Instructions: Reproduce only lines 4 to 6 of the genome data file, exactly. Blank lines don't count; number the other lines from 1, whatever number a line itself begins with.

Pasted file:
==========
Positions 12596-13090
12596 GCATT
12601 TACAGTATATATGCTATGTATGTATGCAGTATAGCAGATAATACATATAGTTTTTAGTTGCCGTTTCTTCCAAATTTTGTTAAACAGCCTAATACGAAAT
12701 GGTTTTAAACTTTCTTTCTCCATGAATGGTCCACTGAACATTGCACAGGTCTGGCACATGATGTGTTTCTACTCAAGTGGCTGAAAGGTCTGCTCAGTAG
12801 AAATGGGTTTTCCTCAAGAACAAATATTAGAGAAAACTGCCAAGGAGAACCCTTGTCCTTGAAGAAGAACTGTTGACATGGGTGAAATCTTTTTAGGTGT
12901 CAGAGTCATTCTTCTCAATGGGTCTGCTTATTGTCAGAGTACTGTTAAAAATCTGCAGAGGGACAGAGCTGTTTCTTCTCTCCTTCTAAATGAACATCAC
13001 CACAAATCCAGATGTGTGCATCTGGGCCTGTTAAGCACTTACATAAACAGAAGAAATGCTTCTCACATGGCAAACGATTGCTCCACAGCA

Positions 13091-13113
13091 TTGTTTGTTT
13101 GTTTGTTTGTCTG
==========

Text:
12701 GGTTTTAAACTTTCTTTCTCCATGAATGGTCCACTGAACATTGCACAGGTCTGGCACATGATGTGTTTCTACTCAAGTGGCTGAAAGGTCTGCTCAGTAG
12801 AAATGGGTTTTCCTCAAGAACAAATATTAGAGAAAACTGCCAAGGAGAACCCTTGTCCTTGAAGAAGAACTGTTGACATGGGTGAAATCTTTTTAGGTGT
12901 CAGAGTCATTCTTCTCAATGGGTCTGCTTATTGTCAGAGTACTGTTAAAAATCTGCAGAGGGACAGAGCTGTTTCTTCTCTCCTTCTAAATGAACATCAC